Representatives of ETA, the armed wing of the Basque independence movement, yesterday issued a permanent ceasefire annoucement. This represents a clear message, calling an end to the movement’s decades-long armed struggle. Today’s pledge follows on from September’s commitment to pursuing independence through non-violent means, as blogged about by Jack.
Incredibly, the response of the Spanish state has been to dismiss the ceasefire announcement… AGAIN. You would think they’d be encouraging the Basque national liberation movement to put down the guns, but no, they’ve simply said it doesn’t count as “an irreversible end to violence”, while talking trash about ETA being “arrogant”.
The national liberation movement has made a big effort in recent years to take account of the current political situation and new events in other oppressed nations. In particular, they have closely studied what has been going on in Ireland, with the IRA decommissioning weapons and Sinn Fein now forming part of the coalition government at Stormont. The ETA leadership has said the process will be open to mediation by other countries — they are happy to be scrutinised, as they are sincere in wanting a democratic solution. However, this suggestion was rebuffed by Spain’s deputy prime minister Alfredo Pérez Rubalcaba. He took a bold/ludicrous stand: “There is no way we are going to allow someone to place conditions on peace or impose the intervention of international mediators.” This is daft, as any meaningful peace process will naturally involve neutral arbitrators.
DEMO IN BILBAO
Here is the point where Spain’s ‘democratic’ mask starts to slip. Despite their ‘anti-terrorist’ rhetoric, the Spanish state is still committed to a campaign of state terror against the pro-independence Left, with over 400 Basque political prisoners having been arrested in recent months. The Spanish government is pursuing a policy Franco would have been proud of — they don’t want a peaceful solution; they want total victory, with the Basque claim to self-determination airbrushed from history.
Despite Spain’s intransigence, the streets of Euskal Herria have recently witnessed some of the biggest solidarity demonstrations in living memory, e.g. 64,000 marching in Bilbao last Saturday, in support of the jailed comrades. Such events must have the authorities in Madrid shaken, as it shows the potential for a peaceful revolution in favour of independence. The ETA leadership deserve credit for recognising the need for mass struggle rather than vanguardism.
As with the Provo struggle in the North of Ireland, there has recently been a sense that small paramilitary groups had become ineffective, if indeed they were ever a viable means of achieving national liberation. I hope that the comrades can maintain a meaningful commitment to socialist revolution — the experience in the North of Ireland has left a bitter taste in the mouth, with the old radical McGuinness heading up a neoliberal regime based on a sectarian division of power, with Irish reunification no closer to becoming reality.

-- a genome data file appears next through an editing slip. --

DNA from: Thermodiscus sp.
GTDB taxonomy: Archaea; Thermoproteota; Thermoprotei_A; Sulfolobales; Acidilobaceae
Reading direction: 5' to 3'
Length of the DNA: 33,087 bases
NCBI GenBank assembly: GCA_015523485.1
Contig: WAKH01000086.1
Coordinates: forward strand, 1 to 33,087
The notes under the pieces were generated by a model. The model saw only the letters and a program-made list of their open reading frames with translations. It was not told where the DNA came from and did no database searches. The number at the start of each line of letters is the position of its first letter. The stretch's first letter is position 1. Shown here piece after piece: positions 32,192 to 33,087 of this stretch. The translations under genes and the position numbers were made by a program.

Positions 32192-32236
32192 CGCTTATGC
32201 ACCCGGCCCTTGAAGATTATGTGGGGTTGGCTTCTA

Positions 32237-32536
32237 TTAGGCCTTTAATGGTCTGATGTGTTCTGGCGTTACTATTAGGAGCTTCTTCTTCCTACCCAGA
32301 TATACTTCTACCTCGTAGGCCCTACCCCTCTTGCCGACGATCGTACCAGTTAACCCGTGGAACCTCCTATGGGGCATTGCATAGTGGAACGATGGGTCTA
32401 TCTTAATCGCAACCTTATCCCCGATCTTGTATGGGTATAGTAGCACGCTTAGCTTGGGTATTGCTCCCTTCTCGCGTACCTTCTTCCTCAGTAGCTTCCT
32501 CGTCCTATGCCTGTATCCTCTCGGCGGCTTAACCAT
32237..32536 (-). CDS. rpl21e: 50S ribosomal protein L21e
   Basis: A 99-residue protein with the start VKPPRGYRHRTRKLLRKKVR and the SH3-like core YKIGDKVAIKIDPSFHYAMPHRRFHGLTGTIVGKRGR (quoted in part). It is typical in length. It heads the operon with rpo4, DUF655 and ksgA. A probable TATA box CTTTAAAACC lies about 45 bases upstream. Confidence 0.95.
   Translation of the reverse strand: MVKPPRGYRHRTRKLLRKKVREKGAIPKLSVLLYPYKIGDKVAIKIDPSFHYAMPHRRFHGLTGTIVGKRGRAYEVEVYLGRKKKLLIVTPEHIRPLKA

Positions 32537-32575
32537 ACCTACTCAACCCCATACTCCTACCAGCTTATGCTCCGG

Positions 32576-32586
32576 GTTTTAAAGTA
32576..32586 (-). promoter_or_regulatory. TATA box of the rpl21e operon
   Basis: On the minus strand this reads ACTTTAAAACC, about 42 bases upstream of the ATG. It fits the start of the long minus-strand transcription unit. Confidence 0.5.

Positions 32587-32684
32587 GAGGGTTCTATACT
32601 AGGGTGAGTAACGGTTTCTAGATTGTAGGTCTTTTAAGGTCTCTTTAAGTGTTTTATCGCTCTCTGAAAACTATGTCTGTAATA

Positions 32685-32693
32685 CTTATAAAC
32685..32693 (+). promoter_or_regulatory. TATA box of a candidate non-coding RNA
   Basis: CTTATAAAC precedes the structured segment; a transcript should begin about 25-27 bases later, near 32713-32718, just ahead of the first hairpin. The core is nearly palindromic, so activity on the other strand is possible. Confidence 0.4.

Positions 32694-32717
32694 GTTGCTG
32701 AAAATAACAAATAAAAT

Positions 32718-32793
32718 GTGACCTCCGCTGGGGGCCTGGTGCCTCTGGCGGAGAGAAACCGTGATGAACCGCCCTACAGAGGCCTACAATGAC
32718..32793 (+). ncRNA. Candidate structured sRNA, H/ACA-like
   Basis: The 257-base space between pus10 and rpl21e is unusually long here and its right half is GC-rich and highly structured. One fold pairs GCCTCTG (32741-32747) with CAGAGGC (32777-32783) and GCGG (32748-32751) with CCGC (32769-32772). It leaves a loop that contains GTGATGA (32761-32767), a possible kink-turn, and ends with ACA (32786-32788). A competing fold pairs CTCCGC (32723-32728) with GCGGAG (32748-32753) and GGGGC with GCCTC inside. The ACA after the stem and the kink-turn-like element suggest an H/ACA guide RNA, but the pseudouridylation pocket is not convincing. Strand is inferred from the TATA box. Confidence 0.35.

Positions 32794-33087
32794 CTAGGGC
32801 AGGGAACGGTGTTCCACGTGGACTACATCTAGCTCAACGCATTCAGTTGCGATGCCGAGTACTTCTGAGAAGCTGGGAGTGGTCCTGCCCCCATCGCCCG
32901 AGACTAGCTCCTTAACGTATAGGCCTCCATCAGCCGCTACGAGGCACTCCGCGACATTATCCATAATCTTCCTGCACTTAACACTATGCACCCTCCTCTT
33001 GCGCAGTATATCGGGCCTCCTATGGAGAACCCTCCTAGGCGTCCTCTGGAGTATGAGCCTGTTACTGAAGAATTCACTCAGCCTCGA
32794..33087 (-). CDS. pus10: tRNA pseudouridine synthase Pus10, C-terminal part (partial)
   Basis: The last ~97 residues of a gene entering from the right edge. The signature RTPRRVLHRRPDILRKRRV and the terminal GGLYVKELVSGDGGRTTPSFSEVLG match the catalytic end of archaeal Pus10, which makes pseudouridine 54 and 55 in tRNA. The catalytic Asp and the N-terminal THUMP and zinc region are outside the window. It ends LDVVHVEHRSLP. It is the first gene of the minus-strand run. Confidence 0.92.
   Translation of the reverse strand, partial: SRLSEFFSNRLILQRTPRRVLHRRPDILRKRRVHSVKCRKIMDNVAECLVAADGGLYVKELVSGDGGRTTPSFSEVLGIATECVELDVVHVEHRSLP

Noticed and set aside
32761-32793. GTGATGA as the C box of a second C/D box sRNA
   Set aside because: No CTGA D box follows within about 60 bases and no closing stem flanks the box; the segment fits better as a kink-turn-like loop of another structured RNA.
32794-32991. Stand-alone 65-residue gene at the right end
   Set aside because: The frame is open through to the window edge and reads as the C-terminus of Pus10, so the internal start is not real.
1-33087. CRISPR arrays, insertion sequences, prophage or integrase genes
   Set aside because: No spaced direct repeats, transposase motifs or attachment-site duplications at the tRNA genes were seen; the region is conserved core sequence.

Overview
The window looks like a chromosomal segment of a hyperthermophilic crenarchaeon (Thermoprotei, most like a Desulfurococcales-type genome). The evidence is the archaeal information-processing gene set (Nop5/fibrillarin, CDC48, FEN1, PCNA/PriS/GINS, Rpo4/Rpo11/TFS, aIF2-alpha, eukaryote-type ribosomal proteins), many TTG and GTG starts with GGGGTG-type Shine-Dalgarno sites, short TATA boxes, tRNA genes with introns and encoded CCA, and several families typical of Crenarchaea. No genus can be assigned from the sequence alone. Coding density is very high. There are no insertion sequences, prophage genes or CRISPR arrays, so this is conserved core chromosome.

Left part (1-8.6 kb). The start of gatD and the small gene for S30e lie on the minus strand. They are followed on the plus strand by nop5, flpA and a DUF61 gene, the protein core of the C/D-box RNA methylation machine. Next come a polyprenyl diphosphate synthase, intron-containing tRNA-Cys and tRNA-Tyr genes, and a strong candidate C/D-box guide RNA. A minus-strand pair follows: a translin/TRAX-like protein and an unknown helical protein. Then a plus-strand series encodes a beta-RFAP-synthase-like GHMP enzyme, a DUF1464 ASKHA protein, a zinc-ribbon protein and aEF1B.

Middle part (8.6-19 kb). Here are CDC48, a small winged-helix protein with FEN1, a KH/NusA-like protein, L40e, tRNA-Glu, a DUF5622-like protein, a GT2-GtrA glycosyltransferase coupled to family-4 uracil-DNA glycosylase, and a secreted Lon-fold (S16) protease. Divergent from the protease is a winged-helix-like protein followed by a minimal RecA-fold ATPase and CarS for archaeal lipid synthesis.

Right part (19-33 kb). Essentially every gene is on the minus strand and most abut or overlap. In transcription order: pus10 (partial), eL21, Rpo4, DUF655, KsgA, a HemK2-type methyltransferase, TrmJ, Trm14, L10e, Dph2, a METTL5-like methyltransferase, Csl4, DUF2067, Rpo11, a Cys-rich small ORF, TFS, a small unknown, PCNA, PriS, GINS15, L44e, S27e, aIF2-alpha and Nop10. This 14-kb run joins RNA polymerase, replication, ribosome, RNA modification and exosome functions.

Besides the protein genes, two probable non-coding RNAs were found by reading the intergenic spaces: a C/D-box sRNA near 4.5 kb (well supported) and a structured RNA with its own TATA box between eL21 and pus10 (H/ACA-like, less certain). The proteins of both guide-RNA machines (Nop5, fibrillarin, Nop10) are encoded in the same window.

This situation is different as it is not about coming to some kind of power-sharing arrangement. There is still a clear demarcation between the stateless nation and the oppressor. ETA ending the armed struggle helps to boost the general struggle for freedom, with key demands which should be supported internationally. Firstly, the ban on Batasuna and associated political parties must be lifted — the Basque people must be allowed to vote for who they want to. Secondly, the Basque nation should be allowed the freedom to control its own destiny; there is now a new opportunity for a debate on what type of country the people want. Ultimately, the right of the Basques to declare an independent state if (they choose to do so) must be made explicit and protected.
The constitution of the Spanish state currently forbids any ‘region’ from declaring independence. This makes Spain a prisonhouse of nationalities. And historically they’ve never hesitated to use violence to back up what they say: stories of extraordinary rendition, torture and assassination are sadly not uncommon amond Basque activists. Information of such state crimes does not often reach us – Spain is an ally of the UK and in the past few were able to break through the imposed media blackout.
What the ‘Socialist’ government in Madrid (effectively the Spanish version of New Labour) do not understand is the erosion of the basis for their methods of ruling. The internet means that we are now able to see and hear about what is really going on. A resurgence in awareness of the Basque situation will take place, in fact it has already started. With the excuse of ‘combatting terrorism’ gone, Spain will have to recognise the Basques’ right to self-determination or be damned.
It is now the duty of all socialists, progressives and democrats, in Europe and around the world, to support the movement in Euskal Herria and help make sure that justice triumphs.